It is desirable to waterproof the concrete mass employed as a sub-base in a road or pavement structure, especially an above-ground road or pavement structure which is particularly susceptible to freezing. Bridge decks, for example, due to their elevation, tend to freeze faster than on-ground structures and consequently receive a comparatively larger application of the widely used de-icer, calcium chloride. Calcium chloride is, however, corrosive of the structural steel employed in the deck and, therefore, its penetration into and through cracks occuring in the concrete sublayer to the structural steel supporting the deck should be prevented.

The waterproofing of such a concrete layer is realized according to the invention by the use of preformed structures of pressure-sensitive adhesives. Such structures can be produced on a large scale in a factory and then used on site.

Reference is made to the accompanying drawing wherein FIG. 1 is an enlarged cross sectional view of the structure of the invention, and FIG. 2 is a sectional view in perspective of the structure of FIG. I installed in a road or pavement construction.

FIG. 2 is a sectional view in perspective of the structure of FIG. 1 installed in a road or pavement construction.

The structure comprises a sheet-like substrate and contiguous thereto, a membrane 2 of a waterproofing pressure-sensitive adhesive comprising a mixture of rubber and a bituminous material. (The terms bituminous material and bitumen are used in this specification inclusive of compositions and materials containing asphalt, tar or pitch). The surface of the substrate remote from the pressure-sensitive adhesive is coated with a layer 3 of a bituminous adhesive composition which is not pressure-sensitive adherent or tacky when cold but becomes tacky at elevated temperature, as when a hot bituminous or asphaltic mix 4 is poured thereon. Such an adhesive composition comprises a mixture of a'normally tacky or pressure-sensitive bituminous material to which has been added an amount of a normally solid wax component sufficient to reduce the tackiness thereof. The rendering of this layer nontacky by the addition of the wax permits, for example, asphalt-laying equipment to be driven thereover during the application of the hot asphaltic mix, following which the adhesive layer becomes tacky due to the elevated temperature of the asphaltic wear-layer. Activation of the tacky or pressure-sensitive quality of the adhesive composition by the hot asphaltic layer enables a strong bonding between the wax-containing adhesive layer of the waterproofing structure and the asphaltic wear course.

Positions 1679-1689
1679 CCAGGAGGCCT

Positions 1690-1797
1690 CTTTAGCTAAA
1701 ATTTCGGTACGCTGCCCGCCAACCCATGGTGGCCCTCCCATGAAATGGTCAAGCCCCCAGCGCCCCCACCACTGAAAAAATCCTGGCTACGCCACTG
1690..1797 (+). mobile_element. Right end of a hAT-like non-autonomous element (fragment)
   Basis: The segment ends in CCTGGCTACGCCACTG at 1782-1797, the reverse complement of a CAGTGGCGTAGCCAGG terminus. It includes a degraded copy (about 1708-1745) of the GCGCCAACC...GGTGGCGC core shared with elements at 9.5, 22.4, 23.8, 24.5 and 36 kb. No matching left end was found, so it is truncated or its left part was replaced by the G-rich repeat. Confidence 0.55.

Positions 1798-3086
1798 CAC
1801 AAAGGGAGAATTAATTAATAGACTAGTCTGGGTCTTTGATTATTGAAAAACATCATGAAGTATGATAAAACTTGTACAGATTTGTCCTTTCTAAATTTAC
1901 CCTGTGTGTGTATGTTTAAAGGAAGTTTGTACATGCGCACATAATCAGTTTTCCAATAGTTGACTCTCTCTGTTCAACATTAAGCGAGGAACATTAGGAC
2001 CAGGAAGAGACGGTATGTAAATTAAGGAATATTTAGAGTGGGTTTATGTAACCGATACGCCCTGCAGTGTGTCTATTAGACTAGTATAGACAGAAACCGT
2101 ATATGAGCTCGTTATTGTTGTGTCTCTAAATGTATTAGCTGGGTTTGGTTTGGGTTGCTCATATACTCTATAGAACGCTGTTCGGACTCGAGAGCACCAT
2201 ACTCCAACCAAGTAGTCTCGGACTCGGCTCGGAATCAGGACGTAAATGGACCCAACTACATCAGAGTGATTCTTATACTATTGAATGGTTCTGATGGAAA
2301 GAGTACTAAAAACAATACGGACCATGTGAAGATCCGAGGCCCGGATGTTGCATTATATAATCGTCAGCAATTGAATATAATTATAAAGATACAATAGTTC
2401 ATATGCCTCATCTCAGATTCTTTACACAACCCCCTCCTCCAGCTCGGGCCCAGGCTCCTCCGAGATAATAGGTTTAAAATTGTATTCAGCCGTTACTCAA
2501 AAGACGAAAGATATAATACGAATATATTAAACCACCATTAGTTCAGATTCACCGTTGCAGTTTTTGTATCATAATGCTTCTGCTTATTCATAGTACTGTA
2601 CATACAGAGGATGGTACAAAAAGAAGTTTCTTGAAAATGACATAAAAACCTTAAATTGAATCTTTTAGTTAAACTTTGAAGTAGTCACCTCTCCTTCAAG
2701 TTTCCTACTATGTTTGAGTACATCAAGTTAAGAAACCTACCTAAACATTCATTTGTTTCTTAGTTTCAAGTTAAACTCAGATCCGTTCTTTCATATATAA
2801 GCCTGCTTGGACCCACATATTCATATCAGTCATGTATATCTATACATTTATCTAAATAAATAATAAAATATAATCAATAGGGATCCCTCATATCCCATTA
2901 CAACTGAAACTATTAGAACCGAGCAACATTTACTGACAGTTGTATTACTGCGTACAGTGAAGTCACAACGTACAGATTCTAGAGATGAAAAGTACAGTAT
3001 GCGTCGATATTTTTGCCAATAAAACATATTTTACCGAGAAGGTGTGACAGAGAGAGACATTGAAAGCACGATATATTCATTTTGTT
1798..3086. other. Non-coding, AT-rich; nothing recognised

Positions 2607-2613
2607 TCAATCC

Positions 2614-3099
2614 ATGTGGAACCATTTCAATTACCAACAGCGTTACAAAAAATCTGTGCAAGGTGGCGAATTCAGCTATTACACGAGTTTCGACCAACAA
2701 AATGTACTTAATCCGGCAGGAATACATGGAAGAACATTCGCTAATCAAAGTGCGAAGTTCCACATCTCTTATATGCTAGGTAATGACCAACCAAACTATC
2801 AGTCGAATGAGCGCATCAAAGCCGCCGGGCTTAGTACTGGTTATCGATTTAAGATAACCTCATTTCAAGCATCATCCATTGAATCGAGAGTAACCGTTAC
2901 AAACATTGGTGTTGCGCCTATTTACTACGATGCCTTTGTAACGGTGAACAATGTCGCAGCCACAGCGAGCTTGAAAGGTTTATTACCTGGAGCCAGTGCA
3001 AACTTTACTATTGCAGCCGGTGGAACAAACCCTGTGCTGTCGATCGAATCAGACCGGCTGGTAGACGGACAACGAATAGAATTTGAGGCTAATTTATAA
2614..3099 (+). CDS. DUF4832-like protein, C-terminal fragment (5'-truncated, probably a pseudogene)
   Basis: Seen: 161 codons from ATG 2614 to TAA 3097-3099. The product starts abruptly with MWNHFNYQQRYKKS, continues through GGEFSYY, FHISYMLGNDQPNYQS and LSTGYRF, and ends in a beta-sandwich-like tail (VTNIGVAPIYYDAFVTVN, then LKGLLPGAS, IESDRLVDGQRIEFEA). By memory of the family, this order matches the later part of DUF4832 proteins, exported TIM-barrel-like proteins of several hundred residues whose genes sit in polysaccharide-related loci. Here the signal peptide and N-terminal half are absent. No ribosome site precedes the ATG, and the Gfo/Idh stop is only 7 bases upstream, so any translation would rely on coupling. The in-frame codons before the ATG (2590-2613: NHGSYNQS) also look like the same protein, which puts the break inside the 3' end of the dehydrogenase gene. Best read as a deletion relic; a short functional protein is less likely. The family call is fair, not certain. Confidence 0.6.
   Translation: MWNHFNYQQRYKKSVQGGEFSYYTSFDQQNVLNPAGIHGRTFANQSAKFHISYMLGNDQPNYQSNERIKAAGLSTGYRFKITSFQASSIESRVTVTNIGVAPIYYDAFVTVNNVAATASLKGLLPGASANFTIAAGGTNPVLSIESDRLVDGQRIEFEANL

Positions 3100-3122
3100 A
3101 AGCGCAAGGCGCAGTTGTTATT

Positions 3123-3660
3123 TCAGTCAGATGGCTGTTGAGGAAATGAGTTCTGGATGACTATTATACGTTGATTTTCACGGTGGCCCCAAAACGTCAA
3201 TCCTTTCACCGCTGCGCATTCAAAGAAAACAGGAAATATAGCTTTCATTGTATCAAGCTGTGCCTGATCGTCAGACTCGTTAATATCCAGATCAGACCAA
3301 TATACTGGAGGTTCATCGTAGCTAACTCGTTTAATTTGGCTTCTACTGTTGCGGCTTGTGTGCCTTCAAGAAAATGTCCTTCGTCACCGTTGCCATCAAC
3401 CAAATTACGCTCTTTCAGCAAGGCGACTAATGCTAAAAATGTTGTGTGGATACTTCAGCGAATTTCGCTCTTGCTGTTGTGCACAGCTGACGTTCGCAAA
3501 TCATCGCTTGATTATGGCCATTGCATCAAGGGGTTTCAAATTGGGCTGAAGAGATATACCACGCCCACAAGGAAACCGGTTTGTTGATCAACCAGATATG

The bituminous material-rubber waterproofing adhesive layer is formed of natural or synthetic rubber, virgin or reclaimed, or mixtures thereof, blended into bitumen to provide a smooth mix. The ratio by weight of bitumen to rubber is suitably greater than :20, preferably up to :5, especially about 90:10. If desired, the membrane may be reinforced with asbestos fibers or other types of fillers. Generally, suitable compositions have softening points (measured by the Ring and Ball method) of 60 to preferably 60 to 110C. and

penetration values of 50 to 400, preferably to 300' at 25C. (100g. 5 secs I.P. method). In order to give utmost sealing ability, especially after movement of the concrete layer, the waterproofing adhesive membrane layer should be least 0.025 cm. (0.0l0 inch) thick, preferably 0.063 to 0.50 cm. (0.025 to 0.20 inch) thick.

A wide variety of materials can be used as the sheetlike support. It is generally desirable that the support should be substantially impermeable to water. For many purposes, it is desirable that the support should be such that after application to the surface it is capable of stretching with movement of the concrete or other material, e.g., as a result of shrinkage, with maintenance of a moisture and moisture-vapor-proof seal. To this end, it is desirable that the combined structure of the support and the membrane should have, at 20C., an elongation at break of at least 300%, a tensile strength of at least 100 lb. per foot width (at least 1.5 kg. percm. width) and an Elmendorf tear strength of at least 750 gm. However, where stretchability and flexibility are less important than other properties, supports not fulfilling these requirements can be utilized. For example, it is desirable for some purposes to use a metallic foil, particularly, of copper or aluminum, as the support.